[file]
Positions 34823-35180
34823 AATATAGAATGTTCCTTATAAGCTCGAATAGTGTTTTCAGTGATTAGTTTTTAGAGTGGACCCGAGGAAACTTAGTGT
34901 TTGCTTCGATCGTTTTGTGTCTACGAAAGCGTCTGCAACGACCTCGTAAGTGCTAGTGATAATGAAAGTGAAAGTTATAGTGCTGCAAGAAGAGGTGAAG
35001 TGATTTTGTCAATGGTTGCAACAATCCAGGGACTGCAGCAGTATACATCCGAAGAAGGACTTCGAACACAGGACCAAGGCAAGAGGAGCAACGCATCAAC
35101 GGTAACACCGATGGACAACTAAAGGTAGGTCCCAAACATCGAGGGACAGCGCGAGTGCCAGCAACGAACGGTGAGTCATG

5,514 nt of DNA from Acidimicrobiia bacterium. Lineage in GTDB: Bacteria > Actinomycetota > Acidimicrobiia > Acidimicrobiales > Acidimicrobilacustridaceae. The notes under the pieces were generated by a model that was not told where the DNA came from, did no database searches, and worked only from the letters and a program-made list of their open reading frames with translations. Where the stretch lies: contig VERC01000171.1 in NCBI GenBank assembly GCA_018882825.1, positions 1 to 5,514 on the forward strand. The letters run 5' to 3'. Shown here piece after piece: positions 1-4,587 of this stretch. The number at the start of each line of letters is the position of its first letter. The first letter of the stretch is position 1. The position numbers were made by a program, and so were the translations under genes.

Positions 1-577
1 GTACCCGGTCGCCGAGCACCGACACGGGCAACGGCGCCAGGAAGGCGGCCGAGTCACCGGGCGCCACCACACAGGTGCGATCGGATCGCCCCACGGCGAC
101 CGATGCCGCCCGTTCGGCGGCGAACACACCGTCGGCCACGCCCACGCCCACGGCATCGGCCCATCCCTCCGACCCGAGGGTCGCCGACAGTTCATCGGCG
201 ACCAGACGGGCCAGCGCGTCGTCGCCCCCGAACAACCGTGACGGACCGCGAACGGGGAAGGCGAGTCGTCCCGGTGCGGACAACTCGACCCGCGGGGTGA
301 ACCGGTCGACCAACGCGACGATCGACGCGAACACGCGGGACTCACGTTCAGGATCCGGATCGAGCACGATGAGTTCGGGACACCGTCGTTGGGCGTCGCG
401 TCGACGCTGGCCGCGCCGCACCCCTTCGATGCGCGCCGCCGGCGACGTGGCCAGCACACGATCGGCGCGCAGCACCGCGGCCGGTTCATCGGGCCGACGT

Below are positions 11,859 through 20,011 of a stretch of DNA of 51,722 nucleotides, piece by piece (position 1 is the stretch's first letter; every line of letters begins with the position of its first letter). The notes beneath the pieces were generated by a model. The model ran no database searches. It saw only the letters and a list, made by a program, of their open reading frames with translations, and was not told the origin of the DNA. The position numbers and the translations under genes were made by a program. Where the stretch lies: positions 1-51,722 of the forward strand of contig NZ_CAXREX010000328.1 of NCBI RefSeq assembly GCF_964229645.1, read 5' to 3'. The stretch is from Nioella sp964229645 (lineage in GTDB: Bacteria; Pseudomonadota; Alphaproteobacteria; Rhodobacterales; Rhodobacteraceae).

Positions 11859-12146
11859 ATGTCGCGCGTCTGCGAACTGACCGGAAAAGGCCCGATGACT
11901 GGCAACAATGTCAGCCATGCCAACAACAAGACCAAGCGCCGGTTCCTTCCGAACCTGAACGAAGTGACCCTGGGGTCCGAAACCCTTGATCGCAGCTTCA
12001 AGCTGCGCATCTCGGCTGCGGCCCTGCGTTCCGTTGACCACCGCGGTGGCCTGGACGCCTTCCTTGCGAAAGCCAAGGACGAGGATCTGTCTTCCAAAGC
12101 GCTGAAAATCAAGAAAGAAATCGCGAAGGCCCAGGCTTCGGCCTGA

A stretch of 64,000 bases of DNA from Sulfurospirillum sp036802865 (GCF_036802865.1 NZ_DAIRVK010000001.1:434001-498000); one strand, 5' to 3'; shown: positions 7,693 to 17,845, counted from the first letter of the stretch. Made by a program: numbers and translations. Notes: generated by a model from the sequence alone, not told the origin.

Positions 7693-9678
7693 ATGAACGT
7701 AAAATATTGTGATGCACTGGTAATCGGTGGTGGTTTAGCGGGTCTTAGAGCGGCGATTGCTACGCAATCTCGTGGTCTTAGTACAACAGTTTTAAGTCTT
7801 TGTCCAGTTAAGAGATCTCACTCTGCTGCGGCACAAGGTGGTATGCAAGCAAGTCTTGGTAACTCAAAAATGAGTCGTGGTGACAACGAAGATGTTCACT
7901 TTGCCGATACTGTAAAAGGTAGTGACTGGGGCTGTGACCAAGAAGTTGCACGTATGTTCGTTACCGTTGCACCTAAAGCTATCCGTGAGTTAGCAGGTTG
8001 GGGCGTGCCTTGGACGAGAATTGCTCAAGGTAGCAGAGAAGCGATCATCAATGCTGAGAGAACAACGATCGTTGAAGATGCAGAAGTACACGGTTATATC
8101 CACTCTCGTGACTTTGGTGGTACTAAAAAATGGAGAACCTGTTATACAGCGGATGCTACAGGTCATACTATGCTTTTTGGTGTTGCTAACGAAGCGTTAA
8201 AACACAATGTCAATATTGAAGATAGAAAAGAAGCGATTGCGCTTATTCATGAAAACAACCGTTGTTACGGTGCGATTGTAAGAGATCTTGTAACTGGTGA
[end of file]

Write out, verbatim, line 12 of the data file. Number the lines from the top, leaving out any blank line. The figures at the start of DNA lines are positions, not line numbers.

401 TCGACGCTGGCCGCGCCGCACCCCTTCGATGCGCGCCGCCGGCGACGTGGCCAGCACACGATCGGCGCGCAGCACCGCGGCCGGTTCATCGGGCCGACGT